(Bloomberg) — For prospective Canadian homebuyers, last year’s housing slump knocked about $72,000 off the price of a typical home. For billionaire Stephen Smith, who bought one of the country’s biggest alternative home lenders, it may have saved more than $200 million.
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Smith first offered to buy Home Capital Group Inc. for C$44 a share last April, but the lender’s board asked for C$47 a share instead, according to a regulatory filing released Tuesday. Then, rapidly-rising rates tanked the housing market, eroding the company’s profitability and share price. Directors eventually came around to accepting Smith’s original bid — even though, by that time, the firm had fewer shares outstanding.
The takeover deal struck in November valued Home Capital at C$1.7 billion ($1.3 billion) — instead of the C$1.9 billion of his first offer and the more than C$2 billion the company countered with, according to Bloomberg calculations.
Just like anyone who bought a home last year, some of Smith’s savings on Home Capital’s ticket price may be swallowed up by the increased cost of the debt he plans to use to buy it. But the behind-the-scenes mechanics of the deal illustrate the power shift from sellers to buyers in the Canadian real estate sector — or at least, those buyers with cash. Smith, who co-founded First National Financial Corp. in 1988 and became a billionaire through the country’s long housing boom, may have merely been one of the first, and biggest, to act.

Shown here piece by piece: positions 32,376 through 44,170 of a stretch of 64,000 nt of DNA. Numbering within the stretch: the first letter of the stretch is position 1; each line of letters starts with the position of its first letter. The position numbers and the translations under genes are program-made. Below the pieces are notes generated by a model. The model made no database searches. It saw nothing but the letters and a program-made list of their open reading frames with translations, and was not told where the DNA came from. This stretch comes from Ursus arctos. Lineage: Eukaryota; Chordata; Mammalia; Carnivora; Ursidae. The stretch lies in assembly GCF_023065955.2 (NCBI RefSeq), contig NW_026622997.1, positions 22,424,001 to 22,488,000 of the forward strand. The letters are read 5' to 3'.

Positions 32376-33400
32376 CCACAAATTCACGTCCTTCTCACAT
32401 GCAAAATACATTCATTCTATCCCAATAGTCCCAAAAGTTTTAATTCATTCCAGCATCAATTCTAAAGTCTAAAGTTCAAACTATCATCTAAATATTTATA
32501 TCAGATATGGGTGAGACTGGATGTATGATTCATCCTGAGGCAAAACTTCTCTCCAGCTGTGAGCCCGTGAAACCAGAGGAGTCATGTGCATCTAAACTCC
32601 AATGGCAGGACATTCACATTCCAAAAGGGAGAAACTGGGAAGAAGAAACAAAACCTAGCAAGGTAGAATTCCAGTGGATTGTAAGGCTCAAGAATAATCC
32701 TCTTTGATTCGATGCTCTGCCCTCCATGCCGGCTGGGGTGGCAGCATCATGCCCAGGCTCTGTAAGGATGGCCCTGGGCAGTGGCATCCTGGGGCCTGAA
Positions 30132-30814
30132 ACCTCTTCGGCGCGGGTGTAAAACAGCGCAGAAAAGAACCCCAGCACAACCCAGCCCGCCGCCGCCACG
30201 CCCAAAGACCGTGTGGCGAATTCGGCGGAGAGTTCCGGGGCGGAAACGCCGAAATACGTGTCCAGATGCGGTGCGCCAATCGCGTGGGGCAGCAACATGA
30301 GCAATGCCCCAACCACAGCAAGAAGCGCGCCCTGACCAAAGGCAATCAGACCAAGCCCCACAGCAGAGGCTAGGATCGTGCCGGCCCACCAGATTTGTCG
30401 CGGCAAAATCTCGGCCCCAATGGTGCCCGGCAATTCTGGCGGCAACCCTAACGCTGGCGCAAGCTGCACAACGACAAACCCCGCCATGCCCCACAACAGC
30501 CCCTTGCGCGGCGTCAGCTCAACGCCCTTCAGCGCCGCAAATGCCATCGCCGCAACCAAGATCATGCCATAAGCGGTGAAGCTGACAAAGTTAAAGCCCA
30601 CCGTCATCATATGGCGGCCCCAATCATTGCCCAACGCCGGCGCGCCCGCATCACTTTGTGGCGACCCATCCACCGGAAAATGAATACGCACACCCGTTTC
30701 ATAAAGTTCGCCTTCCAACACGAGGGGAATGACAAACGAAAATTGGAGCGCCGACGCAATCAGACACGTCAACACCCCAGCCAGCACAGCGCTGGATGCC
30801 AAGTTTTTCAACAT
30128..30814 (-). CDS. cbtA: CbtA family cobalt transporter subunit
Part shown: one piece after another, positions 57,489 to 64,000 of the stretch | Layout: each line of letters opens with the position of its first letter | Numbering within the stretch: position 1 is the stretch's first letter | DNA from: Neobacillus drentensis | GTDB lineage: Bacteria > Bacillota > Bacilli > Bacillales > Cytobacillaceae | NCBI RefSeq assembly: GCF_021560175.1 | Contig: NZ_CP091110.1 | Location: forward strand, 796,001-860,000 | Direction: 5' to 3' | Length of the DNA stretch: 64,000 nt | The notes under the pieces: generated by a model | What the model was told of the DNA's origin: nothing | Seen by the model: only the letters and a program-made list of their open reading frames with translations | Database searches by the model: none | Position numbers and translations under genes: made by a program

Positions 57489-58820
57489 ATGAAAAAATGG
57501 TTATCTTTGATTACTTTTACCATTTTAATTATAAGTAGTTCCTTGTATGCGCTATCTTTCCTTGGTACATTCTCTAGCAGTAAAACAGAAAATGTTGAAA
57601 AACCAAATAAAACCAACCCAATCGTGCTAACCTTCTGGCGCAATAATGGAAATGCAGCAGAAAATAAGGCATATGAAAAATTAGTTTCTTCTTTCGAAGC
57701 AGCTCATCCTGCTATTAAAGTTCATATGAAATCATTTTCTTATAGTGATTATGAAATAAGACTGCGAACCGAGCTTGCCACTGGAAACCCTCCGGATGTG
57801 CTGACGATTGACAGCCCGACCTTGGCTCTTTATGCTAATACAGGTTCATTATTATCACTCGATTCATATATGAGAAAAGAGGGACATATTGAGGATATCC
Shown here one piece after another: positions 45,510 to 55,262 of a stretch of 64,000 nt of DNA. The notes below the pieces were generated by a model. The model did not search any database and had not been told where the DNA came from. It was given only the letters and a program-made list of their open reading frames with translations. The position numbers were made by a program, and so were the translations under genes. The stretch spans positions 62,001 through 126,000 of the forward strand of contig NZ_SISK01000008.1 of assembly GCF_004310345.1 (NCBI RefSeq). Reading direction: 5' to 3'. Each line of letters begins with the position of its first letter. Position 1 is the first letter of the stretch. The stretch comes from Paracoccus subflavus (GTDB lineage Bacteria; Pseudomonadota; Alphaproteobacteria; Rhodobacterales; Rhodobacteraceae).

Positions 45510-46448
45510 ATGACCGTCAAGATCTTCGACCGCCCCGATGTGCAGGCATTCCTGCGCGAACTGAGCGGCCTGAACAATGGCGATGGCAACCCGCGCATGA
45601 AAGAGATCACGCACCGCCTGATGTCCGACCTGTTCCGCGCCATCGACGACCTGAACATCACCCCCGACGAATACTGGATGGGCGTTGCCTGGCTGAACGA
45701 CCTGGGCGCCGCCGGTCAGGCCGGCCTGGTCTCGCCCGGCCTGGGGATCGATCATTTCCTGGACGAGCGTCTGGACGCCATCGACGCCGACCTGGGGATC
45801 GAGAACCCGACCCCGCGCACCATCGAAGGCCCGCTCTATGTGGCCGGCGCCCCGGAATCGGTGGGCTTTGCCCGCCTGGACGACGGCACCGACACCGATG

In an interview after the Home Capital deal was announced, Smith said he’d started buying its shares around January and February, when global central banks’ turn to tighter monetary policy started to weigh on the stock. Starting in March, the Bank of Canada began raising its overnight rate from 0.25% to 4.25% today, one of the fastest rate-tightening campaigns in the institution’s history.
That drove home prices down as higher borrowing costs forced prospective buyers from the market, and Home Capital’s shares fell further. Rising rates hurt mortgage originations and caused an immediate squeeze on profitability, as the company had to pay more for deposits, while most of the payments it collects from its mortgages are fixed.
It was against this backdrop that negotiations between Smith and Home Capital played out last year. Smith’s second offer was C$37.50 per share, followed by C$41, before the C$44 price was finally negotiated between the two parties, the filings show.
When the deal was announced, Smith expressed faith that with unemployment low, Canadians will continue paying their mortgages — even in a slowing economy — and that home prices will eventually rebound from their current downturn.
But, so far not many other Canadians are take advantage of the discounts cropping up in the housing market. Last month, just a little over 3,000 homes were sold in Toronto, Canada’s largest city, as benchmark prices fell for the ninth straight month. A recent report by Royal Bank of Canada showed that, despite the decline in prices, housing affordability has reached its worst-ever level because borrowing costs have risen so much faster, and most people rely on a mortgage to fund the bulk of the purchase.
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